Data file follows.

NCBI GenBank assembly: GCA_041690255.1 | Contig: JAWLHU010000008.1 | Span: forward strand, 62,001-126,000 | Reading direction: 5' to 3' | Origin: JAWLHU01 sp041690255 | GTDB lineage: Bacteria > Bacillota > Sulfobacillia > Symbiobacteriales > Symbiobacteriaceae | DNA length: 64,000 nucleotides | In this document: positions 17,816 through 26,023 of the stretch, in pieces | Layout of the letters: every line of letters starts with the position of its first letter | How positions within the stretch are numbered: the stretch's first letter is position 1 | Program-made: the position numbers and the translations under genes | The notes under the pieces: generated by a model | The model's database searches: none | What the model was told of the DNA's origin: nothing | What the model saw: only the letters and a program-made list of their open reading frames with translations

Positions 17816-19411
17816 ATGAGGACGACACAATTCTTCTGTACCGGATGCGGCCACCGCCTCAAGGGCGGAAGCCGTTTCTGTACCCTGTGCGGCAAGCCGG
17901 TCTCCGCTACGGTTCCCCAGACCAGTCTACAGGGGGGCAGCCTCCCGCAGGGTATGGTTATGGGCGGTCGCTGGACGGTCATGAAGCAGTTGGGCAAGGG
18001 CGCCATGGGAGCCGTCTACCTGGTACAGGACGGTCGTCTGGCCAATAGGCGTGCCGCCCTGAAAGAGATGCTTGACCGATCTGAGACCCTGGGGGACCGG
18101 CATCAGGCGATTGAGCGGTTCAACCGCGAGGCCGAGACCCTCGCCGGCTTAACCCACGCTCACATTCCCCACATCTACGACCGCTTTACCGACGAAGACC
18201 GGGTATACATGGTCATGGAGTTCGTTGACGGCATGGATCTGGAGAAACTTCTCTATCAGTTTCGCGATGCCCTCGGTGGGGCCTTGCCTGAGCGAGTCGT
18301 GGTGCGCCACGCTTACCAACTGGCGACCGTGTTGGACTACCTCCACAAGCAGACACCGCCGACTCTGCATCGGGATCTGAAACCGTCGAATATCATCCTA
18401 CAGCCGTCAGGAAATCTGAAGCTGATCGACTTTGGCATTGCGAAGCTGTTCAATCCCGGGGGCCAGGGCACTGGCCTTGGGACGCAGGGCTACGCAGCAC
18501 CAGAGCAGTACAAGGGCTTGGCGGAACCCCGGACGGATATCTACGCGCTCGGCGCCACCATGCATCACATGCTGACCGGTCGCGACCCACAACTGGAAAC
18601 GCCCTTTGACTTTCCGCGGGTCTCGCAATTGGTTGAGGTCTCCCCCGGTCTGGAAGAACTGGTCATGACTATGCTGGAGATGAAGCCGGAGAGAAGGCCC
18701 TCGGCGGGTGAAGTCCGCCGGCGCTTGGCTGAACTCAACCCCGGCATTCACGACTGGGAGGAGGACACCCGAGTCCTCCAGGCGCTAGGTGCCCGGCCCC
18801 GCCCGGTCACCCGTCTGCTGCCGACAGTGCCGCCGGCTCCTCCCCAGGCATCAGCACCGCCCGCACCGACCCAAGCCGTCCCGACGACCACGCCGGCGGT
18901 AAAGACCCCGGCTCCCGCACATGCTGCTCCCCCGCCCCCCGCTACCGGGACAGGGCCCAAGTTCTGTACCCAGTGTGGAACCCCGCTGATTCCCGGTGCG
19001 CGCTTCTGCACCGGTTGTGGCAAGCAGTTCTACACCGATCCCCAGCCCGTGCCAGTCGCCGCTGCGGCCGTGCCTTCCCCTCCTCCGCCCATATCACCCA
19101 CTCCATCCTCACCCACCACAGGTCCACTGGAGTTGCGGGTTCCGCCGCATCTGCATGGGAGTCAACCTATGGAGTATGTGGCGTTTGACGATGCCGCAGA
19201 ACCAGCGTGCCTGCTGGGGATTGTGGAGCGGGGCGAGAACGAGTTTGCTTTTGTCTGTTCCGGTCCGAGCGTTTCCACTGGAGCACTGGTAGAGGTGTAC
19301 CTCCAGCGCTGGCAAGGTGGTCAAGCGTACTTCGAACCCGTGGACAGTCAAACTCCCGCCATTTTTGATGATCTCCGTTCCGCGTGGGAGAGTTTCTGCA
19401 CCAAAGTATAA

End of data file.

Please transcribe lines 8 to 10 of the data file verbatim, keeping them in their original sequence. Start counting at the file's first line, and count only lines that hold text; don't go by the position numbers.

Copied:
18301 GGTGCGCCACGCTTACCAACTGGCGACCGTGTTGGACTACCTCCACAAGCAGACACCGCCGACTCTGCATCGGGATCTGAAACCGTCGAATATCATCCTA
18401 CAGCCGTCAGGAAATCTGAAGCTGATCGACTTTGGCATTGCGAAGCTGTTCAATCCCGGGGGCCAGGGCACTGGCCTTGGGACGCAGGGCTACGCAGCAC
18501 CAGAGCAGTACAAGGGCTTGGCGGAACCCCGGACGGATATCTACGCGCTCGGCGCCACCATGCATCACATGCTGACCGGTCGCGACCCACAACTGGAAAC